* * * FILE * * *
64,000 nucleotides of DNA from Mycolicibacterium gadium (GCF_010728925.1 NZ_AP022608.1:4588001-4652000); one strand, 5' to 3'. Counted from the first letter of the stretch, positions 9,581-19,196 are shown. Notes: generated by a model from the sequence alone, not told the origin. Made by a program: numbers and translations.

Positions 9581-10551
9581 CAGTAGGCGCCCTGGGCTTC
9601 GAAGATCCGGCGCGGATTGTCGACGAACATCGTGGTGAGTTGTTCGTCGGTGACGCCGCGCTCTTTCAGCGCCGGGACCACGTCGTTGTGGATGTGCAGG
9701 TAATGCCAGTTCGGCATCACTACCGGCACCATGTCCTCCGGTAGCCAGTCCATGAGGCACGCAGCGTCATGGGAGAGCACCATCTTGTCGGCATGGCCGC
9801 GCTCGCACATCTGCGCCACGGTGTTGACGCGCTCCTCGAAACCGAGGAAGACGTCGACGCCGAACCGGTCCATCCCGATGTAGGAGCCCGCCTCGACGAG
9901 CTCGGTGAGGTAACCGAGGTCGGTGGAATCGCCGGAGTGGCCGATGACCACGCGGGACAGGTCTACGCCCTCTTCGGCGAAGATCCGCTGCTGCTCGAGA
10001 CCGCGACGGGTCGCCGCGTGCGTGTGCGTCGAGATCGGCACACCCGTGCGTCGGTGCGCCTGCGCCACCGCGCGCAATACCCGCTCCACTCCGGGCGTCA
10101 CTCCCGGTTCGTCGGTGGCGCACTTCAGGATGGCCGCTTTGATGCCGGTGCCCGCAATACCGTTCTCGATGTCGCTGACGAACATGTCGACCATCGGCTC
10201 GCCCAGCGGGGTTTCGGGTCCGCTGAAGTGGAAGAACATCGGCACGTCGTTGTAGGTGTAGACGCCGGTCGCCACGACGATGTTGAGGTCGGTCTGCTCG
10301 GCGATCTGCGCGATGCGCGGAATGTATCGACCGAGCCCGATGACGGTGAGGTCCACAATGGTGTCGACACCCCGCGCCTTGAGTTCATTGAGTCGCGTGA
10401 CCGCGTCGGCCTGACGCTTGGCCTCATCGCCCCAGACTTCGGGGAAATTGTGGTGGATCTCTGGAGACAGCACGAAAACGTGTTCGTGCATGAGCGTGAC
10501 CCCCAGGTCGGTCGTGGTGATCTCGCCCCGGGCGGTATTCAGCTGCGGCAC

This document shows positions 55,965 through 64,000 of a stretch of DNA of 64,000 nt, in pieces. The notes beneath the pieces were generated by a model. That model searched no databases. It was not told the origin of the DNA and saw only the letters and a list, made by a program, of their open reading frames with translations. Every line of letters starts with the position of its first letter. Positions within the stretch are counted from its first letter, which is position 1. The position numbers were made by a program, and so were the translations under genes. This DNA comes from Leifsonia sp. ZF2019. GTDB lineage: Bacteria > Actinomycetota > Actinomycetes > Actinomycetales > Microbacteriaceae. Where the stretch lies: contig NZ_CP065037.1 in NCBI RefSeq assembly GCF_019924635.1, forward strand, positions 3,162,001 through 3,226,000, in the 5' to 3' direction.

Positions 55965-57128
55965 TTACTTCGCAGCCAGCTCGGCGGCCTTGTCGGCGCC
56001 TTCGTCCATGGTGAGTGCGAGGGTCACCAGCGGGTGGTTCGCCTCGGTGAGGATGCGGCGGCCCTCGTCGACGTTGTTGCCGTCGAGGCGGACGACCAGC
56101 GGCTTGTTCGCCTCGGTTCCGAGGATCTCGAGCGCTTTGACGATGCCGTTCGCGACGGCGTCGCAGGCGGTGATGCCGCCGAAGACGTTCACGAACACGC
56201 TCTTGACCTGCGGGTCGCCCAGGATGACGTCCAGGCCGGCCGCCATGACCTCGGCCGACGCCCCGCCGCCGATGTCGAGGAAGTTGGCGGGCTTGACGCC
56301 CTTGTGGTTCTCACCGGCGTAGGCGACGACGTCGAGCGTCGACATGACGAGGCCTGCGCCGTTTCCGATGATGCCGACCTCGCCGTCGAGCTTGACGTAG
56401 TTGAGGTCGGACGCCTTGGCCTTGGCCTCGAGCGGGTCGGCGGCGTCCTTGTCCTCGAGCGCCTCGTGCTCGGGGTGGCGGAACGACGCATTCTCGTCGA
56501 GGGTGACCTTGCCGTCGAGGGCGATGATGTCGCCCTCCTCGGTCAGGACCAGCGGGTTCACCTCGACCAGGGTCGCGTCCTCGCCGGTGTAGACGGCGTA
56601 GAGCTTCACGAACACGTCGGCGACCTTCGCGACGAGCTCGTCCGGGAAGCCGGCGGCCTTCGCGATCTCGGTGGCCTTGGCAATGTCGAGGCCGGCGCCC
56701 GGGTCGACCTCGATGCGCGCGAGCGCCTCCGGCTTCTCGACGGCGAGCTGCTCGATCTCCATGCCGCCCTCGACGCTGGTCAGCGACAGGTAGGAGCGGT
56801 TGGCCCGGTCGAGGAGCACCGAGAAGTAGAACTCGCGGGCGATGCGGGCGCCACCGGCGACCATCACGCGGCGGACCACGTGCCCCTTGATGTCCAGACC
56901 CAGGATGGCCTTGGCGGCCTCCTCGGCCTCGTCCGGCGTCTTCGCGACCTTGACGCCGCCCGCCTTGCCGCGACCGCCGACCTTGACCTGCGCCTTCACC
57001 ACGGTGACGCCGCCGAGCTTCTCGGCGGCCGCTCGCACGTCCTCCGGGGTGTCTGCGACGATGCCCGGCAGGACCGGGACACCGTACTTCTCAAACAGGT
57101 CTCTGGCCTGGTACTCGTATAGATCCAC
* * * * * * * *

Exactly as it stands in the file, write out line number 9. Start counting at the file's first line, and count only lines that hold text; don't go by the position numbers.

10101 CTCCCGGTTCGTCGGTGGCGCACTTCAGGATGGCCGCTTTGATGCCGGTGCCCGCAATACCGTTCTCGATGTCGCTGACGAACATGTCGACCATCGGCTC